Many working mums opt for part-time work. But instead of giving much-craved balance to life, it can lead to the exact opposite. When my daughter was born, I was confronted by the same dilemma so many working mothers are: how to balance my professional ambitions and new daily challenges of being a young mum?
Launching my own business and only working part-time seemed like an ideal solution. I could work from home, so no time wasted on commuting. I would work shorter hours than my full-time working mom friends to avoid extra-long days in the nursery. And I would only work four days a week, so Fridays would be filled with mother-daughter excursions and activities.
Part-time can be a trap
Then my company started to take up speed the “Balance” I had imagined started to look more like this: Irritated mornings, when I wanted to get to work early but had to get everyone else out of the house first. Skipped lunch breaks and frenetic afternoons, when I tried to keep up with my unrealistic nursery pick-up schedules and provide high-quality work for my clients at the same time. Bedtime battles and a lot more shouting than I would like to admit, when my daughter refused to go to bed early enough so I could open my laptop again. Fridays spent on a park with my phone on one hand and swinging my daughter on another, when project deadlines were not aligned with our Friday outings. Not exactly the encyclopedia definition for “work-life balance”.
Michelle Obama struggled with this, too
Then Michelle Obama came to the rescue. In her autobiography Becoming, she describes her time as part-time working mom like this:
“The only difference was that now I made half my original salary and was trying to cram everything into a twenty-hour week. If a meeting ran late, I’d end up tearing home at breakneck speed to fetch Malia so that we could arrive on time (Malia eager and happy, me sweaty and hyperventilating) to the afternoon Wiggleworms class at a music studio on the North Side.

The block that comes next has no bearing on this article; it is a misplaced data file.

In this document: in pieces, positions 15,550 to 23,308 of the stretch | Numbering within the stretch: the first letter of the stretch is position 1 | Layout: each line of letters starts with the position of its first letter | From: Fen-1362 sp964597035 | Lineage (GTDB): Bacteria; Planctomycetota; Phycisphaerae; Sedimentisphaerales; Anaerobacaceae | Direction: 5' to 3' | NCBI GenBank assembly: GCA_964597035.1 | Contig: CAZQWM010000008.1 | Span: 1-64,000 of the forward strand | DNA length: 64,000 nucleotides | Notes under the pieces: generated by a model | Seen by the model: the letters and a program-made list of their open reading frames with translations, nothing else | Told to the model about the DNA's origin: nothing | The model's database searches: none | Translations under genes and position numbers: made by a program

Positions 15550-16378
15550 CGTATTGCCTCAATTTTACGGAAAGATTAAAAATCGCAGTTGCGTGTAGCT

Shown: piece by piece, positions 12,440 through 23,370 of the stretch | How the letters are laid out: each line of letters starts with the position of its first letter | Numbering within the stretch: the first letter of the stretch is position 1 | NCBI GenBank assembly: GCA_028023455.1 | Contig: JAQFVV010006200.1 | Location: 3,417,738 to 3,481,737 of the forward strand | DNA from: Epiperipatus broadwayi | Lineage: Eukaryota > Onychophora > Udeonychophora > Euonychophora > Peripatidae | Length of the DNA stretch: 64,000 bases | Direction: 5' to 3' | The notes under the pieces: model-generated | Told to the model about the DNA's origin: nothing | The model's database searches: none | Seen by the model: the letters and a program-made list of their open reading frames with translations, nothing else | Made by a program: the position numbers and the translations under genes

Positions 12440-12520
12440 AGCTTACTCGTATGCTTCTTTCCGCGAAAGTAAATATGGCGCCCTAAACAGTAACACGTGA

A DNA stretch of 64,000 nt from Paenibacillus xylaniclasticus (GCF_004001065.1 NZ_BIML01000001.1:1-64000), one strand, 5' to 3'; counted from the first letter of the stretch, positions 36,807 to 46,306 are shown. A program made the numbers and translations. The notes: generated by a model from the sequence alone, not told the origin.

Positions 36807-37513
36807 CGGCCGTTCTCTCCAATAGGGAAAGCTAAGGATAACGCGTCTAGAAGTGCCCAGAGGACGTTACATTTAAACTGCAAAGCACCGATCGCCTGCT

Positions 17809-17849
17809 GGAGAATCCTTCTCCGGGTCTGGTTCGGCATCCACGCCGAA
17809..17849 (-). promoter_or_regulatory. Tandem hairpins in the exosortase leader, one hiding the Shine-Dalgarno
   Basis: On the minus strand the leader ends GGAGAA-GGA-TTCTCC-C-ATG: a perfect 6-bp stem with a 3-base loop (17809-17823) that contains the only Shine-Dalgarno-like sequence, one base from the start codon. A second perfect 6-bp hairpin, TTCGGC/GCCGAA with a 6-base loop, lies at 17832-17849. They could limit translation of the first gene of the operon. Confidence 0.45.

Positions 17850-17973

“Part-time work was meant to give me more freedom but it mostly left me feeling as if I were only half-doing everything, and that all the lines in my life had been blurred.”
Back to full-time
If Michelle Obama couldn’t manage it, why should I keep struggling? When her youngest daughter was born and an interesting professional opportunity showed up, she jumped into it and took on a full-time position (which she interviewed for balancing her 3-month old on her lap).
So it was decision-making time in our family, too. First I started working eight-hour days with proper breaks and signed the little one up for a playgroup on Friday mornings to gain a few more hours to my week. The biggest decision was this: when my daughter goes to school next August, I’ll go back to working full-time.
In addition to Michelle’s encouraging example..
These action steps helped me make the decision:
1. Set a deadline
The change doesn’t need to be imminent. Set a deadline which gives you time to figure out daycare arrangements and other details but is still precise. “One day” is probably just cheating yourself but “next August” will be okay.
2. Start with small changes
If hopping back onboard of the full-time train doesn’t seem possible, start with something smaller. For me, going back 100 % would probably have been too big a step but working a little bit more every day was feasible.
3. Keep your eyes on the price
It’s easier to make painful changes, when you know what you get out of it. For me, the goal is to give my business an opportunity to flourish, so I want to be sure that I really use the extra time for that purpose. That is why I have dedicated all Fridays to work on my passion project: launching an online course for beginning entrepreneurs. Now giving up family time doesn’t feel like a sacrifice but a conscious switch.
4. Let accountability set you up for success
Despite our best intentions, sometimes willpower isn’t enough. This is where accountability and support step in. Driven Woman’s monthly exercises and action plans have helped me stay on path on difficult days. Now that the whole community knows about my goal, I know who I can turn to when I need support.
For Michelle, there was a lot more balance in sprinting through the mall on her lunch hour to shop clothes for her growing girls and eating take-away in her car afterwards. For me, balance means coming home later but feeling fulfilled and ready to unplug for an undisturbed evening with a family.
Pauliina Rasi is a Driven Woman member and communications entrepreneur with a mission to empower female business owners to show up to their audience with confidence and without fear.
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